Jeremy Walker reveals how to get the best from Porlock Weir, one of the most picturesque hamlets on Exmoor, Somerset
Nestled at the foot of Exmoor, Porlock Weir is about one and a half miles along the west Somerset coast from its slightly bigger neighbour of Porlock, famous for its steep, tight, twisting hill leading up to the moor. Porlock Weir is one of the most picturesque hamlets on Exmoor and has a small working harbour surrounded by a pub, hotel, café and a few picturesque cottages. It is a short walk to England’s ‘smallest parish church’ at Culbone, which for a brief time was also a leper colony, and the area is steeped in stories of smuggling and shipwrecks.
Porlock Weir is reached via the A39, turning in Porlock onto the B3225 towards West Porlock. You keep going along typically narrow West Country lanes until you run out of road, where you will find a pay-and-display car park for about 30 cars right next to the harbour.
Several footpaths lead off from the weir onto the moor. There’s a great walk to be had through Worthy Wood, and the South West Coast Path runs right through it, but the main attraction for landscape photographers is the quaint harbour and pebble beach.
Time to visit
For me, photographically, the beach is the star attraction. It is a pebbly beach but one that is interspersed with old and failing wooden groynes – a joy for those who like to play with long exposures.
Starting right next to the harbour entrance and accessed over a metal walkway and narrow path, there are plenty of weather-beaten wooden stakes with pebbles piled high, and an uprooted wartime pillbox. On the Porlock Beach side of the harbour, and accessed directly from the car park, the pebbles continue for a long way, but there are wooden posts and groynes dotted all along the beach and it is well worth the effort to navigate the pebbles in search of a shot.
Porlock Weir is an all-year-round location, although if you want direct sunlight at sunrise you will have to be up early as this will only happen in the summer months. I don’t think the sunset makes its way round to the village because it is obscured by a hill. So early starts it is, then!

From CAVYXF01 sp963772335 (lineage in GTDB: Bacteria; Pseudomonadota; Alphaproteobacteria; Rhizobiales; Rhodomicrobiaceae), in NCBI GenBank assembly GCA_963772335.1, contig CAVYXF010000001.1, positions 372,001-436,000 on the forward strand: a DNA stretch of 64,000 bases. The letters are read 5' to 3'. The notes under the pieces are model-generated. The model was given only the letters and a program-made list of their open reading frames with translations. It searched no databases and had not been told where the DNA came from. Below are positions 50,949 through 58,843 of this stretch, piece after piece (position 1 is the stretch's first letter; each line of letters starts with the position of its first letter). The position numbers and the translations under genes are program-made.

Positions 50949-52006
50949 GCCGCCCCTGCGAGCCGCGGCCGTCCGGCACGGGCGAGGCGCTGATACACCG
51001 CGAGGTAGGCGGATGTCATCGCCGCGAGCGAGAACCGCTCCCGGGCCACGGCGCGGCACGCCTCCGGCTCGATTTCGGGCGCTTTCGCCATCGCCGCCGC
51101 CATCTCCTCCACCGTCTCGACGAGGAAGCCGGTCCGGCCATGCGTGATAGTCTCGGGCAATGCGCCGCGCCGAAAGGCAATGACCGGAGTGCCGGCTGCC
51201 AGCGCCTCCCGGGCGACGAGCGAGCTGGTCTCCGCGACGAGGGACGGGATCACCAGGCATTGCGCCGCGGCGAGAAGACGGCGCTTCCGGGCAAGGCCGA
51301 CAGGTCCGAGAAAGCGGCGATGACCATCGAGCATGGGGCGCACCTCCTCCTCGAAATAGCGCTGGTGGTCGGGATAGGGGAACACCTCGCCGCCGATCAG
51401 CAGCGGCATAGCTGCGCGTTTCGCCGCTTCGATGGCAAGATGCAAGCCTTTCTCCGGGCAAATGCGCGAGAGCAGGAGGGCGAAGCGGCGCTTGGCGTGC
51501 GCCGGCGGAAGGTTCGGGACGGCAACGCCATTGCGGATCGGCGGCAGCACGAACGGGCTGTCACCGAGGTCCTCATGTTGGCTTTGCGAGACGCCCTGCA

Food and lodging
Millers At The Anchor is an antique-stuffed curio of a hotel that does seem to get good reviews, although I have never stayed there myself. I have, however, eaten at The Bottom Ship, a charming low-roof thatched pub with an open fireplace.
My personal favourite eating establishment in the area is The Culbone, a restaurant with rooms. The food is stunning, the bedrooms are very comfortable and it is just four miles from Porlock Bay. There are also several B&Bs, and one or two cafés in Porlock, so the area offers something for all budgets.
With a location like this, turning up 20 minutes late could find your location underwater, so planning is critical. Tide times are readily available from the internet, but I use Tide Times (www.tidetimes.org.uk/porlock-bay-tide-times).
ND filters and tripod
If you are going to try to shoot on the beach, a few neutral density filters will be very useful, such as Lee Filters’ 10-stop Big Stopper or its new 15-stop Super Stopper, which will allow for long exposures even in the middle of a sunny day. A good tripod is also a must.
Chamois leather cloth Having a chamois leather cloth handy to keep sea air, spray and salt off your camera is always a good idea when you are shooting near the coast. Protecting your camera is incredibly important when there is salt water around.
Jeremy Walker is an award-winning professional photographer and Nikon Ambassador, specialising in high-quality landscape photography. Visit www.jeremywalker.co.uk